November 21, 2014 - 8:36 AM
The votes are counted, the elections are over. The winners are celebrating and the losers are contemplating.
But with apologies to the mayors and councillors and directors and trustees elected to a long four-year term, it’s tough to recognize victory.
Not at 30 per cent voter turnout.
From my place in the world, this election had a lot going for it. Issues: In Kelowna, the city is looking at major spending in the near future for infrastructure upgrades. The last Penticton council just couldn’t stay out of trouble while Vernon had a failed referendum on expensive water upgrades.
Let’s be honest, though, more importantly this election had good stories. Two Penticton councillors duking it out to replace a vacant mayors seat. Two men enter, one man leaves. In Vernon, there was a scramble for a vacant mayor’s chair and voters gave strong support for Akbal Mund, its first council-member of South Asian descent. In Kelowna, it was the return of much-loved Sharon Shepherd for another run at mayor, only to be handily defeated by the young (and also South Asian) Colin Basran. And all kinds of other drama.
We had get out the vote campaigns, all flavours of social media by candidates and media and other supporters. You couldn’t go a block without seeing signs on the street.
And yet, two-thirds of people paid shunned their right and privilege. Again. I shake my head. Literally, tsk, tsk, tsk. And usually, that’s all I really do. Because I confess, I hate writing stupid 'people-should-just-vote' stories. Blech. It’s like warning someone over and over again not to walk on thin ice. It’s useless. To them, you are only right if they plunge under a sheet of ice.
And that’s often how people encounter City Hall. They pay no attention, barely aware it exists, until it tears up their street or blocks traffic or their taxes double. They’re shocked, like it’s a cold bath.
The worst part about low voter turnout is I’m at fault; me and all the other journalists whose job it was to inform residents about their city governments. I don’t mean about tax increases and park dedications, that your city is where you experience the most culture, contributes the most to your well-being and where you pay huge taxes because we all do plenty of that between elections. I mean inform residents about what that vote means and what it is: Power.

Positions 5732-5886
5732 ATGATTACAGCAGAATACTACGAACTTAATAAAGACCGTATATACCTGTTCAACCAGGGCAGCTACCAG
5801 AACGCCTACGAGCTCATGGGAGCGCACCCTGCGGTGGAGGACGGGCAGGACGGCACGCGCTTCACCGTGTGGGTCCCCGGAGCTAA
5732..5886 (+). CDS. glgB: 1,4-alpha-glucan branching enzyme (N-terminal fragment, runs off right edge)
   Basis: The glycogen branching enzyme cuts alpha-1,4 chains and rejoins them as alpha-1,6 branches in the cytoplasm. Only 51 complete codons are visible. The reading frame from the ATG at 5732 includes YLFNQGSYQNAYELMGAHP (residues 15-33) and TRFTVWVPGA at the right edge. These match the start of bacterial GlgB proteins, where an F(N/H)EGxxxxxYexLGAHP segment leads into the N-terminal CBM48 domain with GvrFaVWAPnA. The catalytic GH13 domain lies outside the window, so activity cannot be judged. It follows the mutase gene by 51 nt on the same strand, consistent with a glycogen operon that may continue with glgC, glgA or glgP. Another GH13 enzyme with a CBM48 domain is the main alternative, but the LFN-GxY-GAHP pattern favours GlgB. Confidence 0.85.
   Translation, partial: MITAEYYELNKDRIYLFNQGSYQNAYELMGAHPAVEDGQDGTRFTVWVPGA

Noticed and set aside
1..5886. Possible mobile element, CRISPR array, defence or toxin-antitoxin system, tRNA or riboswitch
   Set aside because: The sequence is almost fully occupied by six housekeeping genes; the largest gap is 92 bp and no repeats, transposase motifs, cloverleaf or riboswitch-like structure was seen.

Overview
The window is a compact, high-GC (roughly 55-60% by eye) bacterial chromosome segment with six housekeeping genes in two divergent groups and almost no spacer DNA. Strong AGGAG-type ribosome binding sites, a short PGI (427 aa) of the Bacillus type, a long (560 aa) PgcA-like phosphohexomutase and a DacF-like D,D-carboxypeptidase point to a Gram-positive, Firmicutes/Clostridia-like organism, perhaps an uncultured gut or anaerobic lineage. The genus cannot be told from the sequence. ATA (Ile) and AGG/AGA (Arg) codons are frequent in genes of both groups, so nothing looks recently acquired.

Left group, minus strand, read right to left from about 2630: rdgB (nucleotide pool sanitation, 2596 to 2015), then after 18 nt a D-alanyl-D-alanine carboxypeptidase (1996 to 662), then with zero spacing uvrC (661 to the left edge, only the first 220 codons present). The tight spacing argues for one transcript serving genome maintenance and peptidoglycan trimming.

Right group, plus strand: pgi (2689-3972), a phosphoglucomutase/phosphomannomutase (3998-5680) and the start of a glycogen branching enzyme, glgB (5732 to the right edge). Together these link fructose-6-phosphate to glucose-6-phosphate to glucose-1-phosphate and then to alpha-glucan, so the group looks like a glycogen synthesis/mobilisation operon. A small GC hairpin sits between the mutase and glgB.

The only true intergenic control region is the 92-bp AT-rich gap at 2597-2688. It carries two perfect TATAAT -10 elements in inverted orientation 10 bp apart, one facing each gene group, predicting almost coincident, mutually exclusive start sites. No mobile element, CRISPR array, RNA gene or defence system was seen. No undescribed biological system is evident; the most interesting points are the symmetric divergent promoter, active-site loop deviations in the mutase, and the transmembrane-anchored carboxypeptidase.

Is that news? Look, I have a theory about this, because I read the comments on our stories and on forums and I see that it is indeed news.
I read your comments: Oh… politicians, they’re all liars. They’re all crooked. It’s an old boys club. My vote won't mean anything anyway.
Just stop it. It’s all crap. I know. Reporters pray for scandalous stories. They’ll skip meals, stay up nights, sacrifice relationships and spend their own money to find them. We crave them.
And how many do you see? Really, how many? For the most part, they don't exist. It's a myth. It's just not true.
It’s my duty to inform you that nearly every politician and every candidate in the last election, was only there to serve you. Ok, yes, they have an ego need as well, but that just means they have the courage to stand up, put their time where their mouths are and find out if anyone else agrees. If good government is boring, then so be it.
No one's beating you down. No old boys club at the trough. No special interest groups making backroom deals. No giant business interests buying City Hall. No mysterious forces pulling the levers of power for you.
Without those imaginary shackles—you are free and you have power to influence the world outside your front door. You have a vote.
Next time, see what you can do with it.
— Marshall Jones is the editor of Infonews.ca
News from © InfoTel News Ltd, 2014